War of the Rebellion: Serial 043 Page 0281

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Page 281
Chapter XXXIX. THE GETTYSBURG CAMPAIGN.

in previous battles. Every officer and enlisted man performed his whole duty. * I may mention, without the notice being invidious to others, the conduct of Lieutenant Colonel John B. Callis and Major Mark Finnicum. From both these officers I received able assistance. Their conduct was a repetition of their gallantry on previous battle-fields. Lieutenant-Colonel Callis was severely wounded late in the day. Also, Sergt. Daniel McDermott, color-bearer, who was severely wounded just as we were entering the town, retiring, by a charge of grape and canister, the same charge shivering the flag-staff into a number of pieces. McDermott was placed upon a caisson that was moving ahead of us, still hanging to the tattered banner, which he waved in defiance at the foe as he rode off. He has carried this color through every battle in which the regiment has been engaged. Our casualties were:



Officers and men.

Killed.

Wounded.

Missing.

Total.


Officers

....

10

1

11


Enlisted men

26

99

42

167


Total

26

109

43

178

Respectfully, your obedient servant,

W. W. ROBINSON,

Colonel, Commanding Seventh Wisconsin Volunteers.

Captain J. D. Wood,

Assistant Adjutant-General, First Brigade. -

No. 37. Report of Brigadier General Lysander Cutler, U. S. Army, commanding Second Brigade.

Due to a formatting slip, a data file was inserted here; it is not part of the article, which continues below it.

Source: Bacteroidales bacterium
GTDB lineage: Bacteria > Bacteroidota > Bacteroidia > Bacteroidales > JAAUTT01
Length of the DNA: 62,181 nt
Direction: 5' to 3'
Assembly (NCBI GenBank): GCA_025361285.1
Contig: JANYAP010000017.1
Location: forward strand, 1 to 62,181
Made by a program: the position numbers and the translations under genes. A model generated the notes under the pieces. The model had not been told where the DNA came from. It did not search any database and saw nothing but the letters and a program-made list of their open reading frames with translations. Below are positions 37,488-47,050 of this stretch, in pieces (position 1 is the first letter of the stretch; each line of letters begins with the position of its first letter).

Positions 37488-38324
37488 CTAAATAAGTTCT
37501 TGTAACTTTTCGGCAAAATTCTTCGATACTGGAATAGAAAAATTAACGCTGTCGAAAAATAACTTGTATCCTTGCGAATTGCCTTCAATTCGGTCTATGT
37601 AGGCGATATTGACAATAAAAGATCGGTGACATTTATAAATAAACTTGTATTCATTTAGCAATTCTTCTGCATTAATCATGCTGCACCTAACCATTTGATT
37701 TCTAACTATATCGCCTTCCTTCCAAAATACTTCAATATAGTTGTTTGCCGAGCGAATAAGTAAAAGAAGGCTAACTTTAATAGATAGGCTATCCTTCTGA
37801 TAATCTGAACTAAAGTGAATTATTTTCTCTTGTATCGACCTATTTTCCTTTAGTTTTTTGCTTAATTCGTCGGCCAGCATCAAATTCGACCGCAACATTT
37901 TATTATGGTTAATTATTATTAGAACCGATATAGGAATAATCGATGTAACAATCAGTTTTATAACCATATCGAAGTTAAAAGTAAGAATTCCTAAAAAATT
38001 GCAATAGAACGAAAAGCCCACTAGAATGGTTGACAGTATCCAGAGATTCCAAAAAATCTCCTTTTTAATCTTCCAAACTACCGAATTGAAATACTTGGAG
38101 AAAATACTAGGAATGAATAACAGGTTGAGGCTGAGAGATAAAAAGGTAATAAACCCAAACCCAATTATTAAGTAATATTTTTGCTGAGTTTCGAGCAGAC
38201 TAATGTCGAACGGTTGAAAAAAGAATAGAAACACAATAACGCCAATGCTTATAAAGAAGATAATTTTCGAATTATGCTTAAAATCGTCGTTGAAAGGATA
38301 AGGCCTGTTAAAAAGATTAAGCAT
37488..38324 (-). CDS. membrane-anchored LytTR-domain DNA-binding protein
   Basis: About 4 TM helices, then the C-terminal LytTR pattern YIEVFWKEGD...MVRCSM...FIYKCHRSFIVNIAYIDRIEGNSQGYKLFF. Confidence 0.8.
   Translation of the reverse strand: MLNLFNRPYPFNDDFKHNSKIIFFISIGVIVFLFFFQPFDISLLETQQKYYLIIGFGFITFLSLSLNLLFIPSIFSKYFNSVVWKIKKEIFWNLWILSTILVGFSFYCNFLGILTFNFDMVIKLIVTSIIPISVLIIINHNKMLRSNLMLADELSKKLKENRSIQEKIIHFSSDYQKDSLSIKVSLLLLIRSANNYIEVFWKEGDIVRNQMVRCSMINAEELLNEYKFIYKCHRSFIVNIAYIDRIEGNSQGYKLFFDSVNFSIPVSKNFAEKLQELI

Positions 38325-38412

HDQRS SECOND BRIG., FIRST DIV., FIRST ARMY CORPS,

In the Field,

July 9, 1863.

SIR: I have the honor to make the following report of the part performed by this brigade in the actions of the 1st, 2d, and 3rd days of the month, near Gettysburg, Pa.: The brigade-excepting the Seventh Indiana, which was on duty in the rear-moved from camp early on the 1st instant (being the leading brigade of the corps) on toward Gettysburg. As we approached, and when within about 2 miles of the town, I was ordered to move obliquely to the left across the fields to the ridge near the seminary, west of the town, where the enemy were already engaging our cavalry. I moved forward across the railroad with the Seventy-sixth New York Volunteers, One hundred and forty-seventh New York volunteers, and the Fifty-sixth Pennsylvania Volunteers, immediately formed in line of battle, and found myself engaged with a vastly superior force of the enemy, advancing in two lines, at short

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*A medal of honor was awarded to Sergt. Jefferson Coates for gallantry in this engagement. - COMPILER.

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Page 281
Chapter XXXIX. THE GETTYSBURG CAMPAIGN.